Toward the end of 2015, there were some signs of an improving performance in the Indonesian economy in general and the banking industry in particular.
However, the improving growth in banking loans in September was basically due to the depreciation of the rupiah. The rupiah depreciated by 21.1 percent yoy in September. Rupiah loans (83 percent of total loans) in September grew 10.6 percent yoy, higher than the 9.9 percent in August. Meanwhile, the loans denominated in the rupiah grew 13.8 percent yoy. But after we adjust for the currency depreciation, foreign exchange loans actually contracted by 6 percent yoy. Total loans, adjusted for the depreciation only grew by 7.8 percent, lower than the previous month’s 8.1 percent.
The earnings performance of the banking industry remained weak because of the lingering economic downturn. Banks are still building up loan-loss provisions, preparing for rising bad loans in the next few quarters. Average net income growth of the 10 largest Indonesian banks in the period of January to September contracted by 3.9 year yoy. At the same time, provisions for loan losses soared by an average of 85.3 percent. The industry’s non-performing loans (NPL) to total loans ratio in September decreased to 2.71 percent from 2.76 percent in August. But the NPL ratio was still higher compared to the second quarter this year at 2.56 percent. There are still some sectors that need more attention because of the high proportion of total credit and high level of NPLs. Loans to the wholesale and retail trade sector still have a trend of increasing NPLs. The NPL ratio in this sector almost doubled from 2.47 percent in 2013 to 4.12 percent in September. There is still a risk of deteriorating credit quality in the future because of the weak economic environment.
Bank Indonesia (BI) has already loosened some of its macro prudential policies to address the weakening economy. The central bank cut the rupiah primary reserve requirement to 7.5 percent from 8 percent starting in December. The primary reserve requirement is the minimum customer deposits commercial banks must hold as reserves in the form of deposits made with the central bank. With lower primary reserve requirements banks will have additional liquidity to lend to the business sector. In our calculations, the banks will have approximately an additional Rp 18.2 trillion (US$1.3 billion), out of a total Rp 3.64 quadrillion in third-party funds. With more liquidity available in the banking sector, the cost of loanable funds will also decrease. According to BI, the primary reserves requirement cut will increase banking loan growth by around 0.6 percent to 1 percent next year. BI expects banking loans will grow between 12 percent and 14 percent next year. But the credit disbursement depends not only on banking liquidity, but also the demand for credit. If the credit growth slowdown in 2014 resulted from tight liquidity, the credit slowdown in 2015 was caused by the low demand for credit and deteriorating credit quality in the banking sector.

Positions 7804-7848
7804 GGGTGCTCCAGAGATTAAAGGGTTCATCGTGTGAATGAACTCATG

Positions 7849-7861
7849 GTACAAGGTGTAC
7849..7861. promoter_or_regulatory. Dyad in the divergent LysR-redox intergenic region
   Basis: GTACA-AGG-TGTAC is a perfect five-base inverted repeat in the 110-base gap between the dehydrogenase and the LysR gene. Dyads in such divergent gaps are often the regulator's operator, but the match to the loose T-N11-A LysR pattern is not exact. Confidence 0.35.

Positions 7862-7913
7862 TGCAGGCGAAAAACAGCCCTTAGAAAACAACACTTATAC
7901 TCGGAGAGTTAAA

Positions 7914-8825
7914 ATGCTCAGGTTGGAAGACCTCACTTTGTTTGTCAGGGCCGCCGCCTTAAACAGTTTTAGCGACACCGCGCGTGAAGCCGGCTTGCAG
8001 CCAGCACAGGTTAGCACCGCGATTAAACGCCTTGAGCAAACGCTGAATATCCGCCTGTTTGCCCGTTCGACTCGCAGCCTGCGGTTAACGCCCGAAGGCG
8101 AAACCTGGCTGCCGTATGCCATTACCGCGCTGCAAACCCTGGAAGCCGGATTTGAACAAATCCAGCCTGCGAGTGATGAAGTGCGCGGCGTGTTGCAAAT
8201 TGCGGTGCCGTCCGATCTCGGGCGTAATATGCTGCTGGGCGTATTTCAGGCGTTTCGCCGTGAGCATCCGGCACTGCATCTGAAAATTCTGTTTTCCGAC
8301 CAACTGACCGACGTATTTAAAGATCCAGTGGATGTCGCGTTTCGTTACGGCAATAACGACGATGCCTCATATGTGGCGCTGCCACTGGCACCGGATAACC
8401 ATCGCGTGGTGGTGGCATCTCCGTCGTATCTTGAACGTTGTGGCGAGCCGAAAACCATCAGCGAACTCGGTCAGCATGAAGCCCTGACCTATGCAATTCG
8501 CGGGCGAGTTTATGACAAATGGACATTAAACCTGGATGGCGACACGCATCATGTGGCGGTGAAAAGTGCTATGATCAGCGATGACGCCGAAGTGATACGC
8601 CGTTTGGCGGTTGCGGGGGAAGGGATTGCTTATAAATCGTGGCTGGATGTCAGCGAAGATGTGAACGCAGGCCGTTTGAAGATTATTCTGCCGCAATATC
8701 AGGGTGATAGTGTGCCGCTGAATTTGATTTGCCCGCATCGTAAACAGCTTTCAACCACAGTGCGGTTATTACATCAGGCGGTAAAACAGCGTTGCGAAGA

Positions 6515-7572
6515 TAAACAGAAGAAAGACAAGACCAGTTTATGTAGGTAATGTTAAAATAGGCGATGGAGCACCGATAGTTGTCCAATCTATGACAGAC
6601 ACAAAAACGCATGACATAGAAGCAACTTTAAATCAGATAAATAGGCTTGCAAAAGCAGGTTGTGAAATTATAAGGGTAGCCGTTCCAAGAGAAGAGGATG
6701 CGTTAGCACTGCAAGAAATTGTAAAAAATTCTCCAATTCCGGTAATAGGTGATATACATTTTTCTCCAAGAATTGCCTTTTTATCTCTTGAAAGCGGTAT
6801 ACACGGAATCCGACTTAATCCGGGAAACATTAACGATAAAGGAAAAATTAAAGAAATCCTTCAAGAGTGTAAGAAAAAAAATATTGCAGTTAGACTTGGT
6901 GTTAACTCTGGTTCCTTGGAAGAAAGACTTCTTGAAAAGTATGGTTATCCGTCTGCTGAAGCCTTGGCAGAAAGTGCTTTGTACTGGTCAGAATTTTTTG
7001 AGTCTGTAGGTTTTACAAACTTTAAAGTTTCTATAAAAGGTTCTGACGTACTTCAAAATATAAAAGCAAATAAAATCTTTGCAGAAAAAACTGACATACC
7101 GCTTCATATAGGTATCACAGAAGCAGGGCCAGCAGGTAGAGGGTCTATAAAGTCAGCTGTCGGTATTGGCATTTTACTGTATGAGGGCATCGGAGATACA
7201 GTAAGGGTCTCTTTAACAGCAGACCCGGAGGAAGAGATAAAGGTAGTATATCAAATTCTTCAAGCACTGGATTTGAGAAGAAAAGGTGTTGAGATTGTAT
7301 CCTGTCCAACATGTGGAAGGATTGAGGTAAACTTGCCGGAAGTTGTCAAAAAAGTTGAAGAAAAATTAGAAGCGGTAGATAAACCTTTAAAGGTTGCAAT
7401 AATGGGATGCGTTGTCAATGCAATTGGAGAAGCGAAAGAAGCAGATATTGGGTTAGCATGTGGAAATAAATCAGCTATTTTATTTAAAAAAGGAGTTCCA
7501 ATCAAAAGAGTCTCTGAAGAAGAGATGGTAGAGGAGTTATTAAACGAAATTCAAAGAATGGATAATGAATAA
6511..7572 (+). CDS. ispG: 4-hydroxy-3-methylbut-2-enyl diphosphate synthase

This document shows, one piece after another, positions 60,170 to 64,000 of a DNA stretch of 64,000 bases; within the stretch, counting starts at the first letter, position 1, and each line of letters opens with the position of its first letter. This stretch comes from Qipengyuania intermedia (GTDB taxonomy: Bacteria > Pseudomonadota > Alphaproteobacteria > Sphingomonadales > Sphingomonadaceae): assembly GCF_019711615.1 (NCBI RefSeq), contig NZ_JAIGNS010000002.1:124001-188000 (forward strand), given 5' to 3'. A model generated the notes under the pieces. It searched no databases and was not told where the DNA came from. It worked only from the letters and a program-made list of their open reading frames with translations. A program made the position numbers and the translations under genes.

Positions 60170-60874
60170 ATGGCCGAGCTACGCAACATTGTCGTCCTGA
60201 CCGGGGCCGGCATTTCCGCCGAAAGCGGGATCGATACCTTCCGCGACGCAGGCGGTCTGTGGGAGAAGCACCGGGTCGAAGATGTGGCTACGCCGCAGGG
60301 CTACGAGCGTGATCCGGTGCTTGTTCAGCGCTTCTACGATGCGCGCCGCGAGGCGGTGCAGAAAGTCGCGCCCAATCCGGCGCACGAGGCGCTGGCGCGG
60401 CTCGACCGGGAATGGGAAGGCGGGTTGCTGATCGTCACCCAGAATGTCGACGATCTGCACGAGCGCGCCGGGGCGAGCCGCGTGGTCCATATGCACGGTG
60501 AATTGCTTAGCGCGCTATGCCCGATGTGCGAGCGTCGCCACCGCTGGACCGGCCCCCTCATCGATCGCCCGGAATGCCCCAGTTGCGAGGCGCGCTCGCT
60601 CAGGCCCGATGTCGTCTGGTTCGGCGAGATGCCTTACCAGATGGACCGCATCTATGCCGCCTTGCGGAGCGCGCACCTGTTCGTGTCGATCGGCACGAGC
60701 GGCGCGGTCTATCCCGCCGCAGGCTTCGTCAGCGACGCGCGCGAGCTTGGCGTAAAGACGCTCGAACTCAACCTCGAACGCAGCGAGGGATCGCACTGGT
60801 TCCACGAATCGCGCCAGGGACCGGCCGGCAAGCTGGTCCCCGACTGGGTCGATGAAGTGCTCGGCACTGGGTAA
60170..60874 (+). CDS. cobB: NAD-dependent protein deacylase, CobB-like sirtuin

Currently, the banking industry will focus more on the improvement of credit quality instead of boosting credit growth and increasing profitability. Higher NPLs mean higher loss provision and lower profitability. The banks that will perform better, with more stable long term performances will be those that are able to maintain their asset quality and liquidity, sustain margins and also increase fee-based income. Even though the Indonesian banking sector is still relatively strong according to international rating agency Moody Investors Service, historically, there are a few banks in a very bad condition in every crisis. Bank asset quality not only affects the financial and operating performance of the bank itself, but also further impinges on the soundness of the national financial system. The deterioration of asset quality from the ignorance of loan quality by banks is one of the main causes behind the financial crisis in Asia (1997-1998) and the US (2008-2009).
The situation next year will still be quite challenging. There is still a risk of a global economic slowdown and the currency volatility will affect many businesses in Indonesia. Banks should remain cautious in their credit disbursement. There are still many industries on “alert” mode, especially those related to commodities and industries that have high input costs in foreign currencies. But we are still optimistic that economic conditions will improve slightly next year as domestic demand picks up and infrastructure development is executed more quickly. We forecast next year’s economic growth will increase to 5 percent, rather than this year’s growth forecast of 4.8 percent. Thus we expect that there will also be an improvement in credit growth from around 11 percent yoy this year to between 12 percent and 14 percent yoy next year. But still, the most important thing for banks now is to improve credit quality to maintain the stability of the whole financial sector in Indonesia.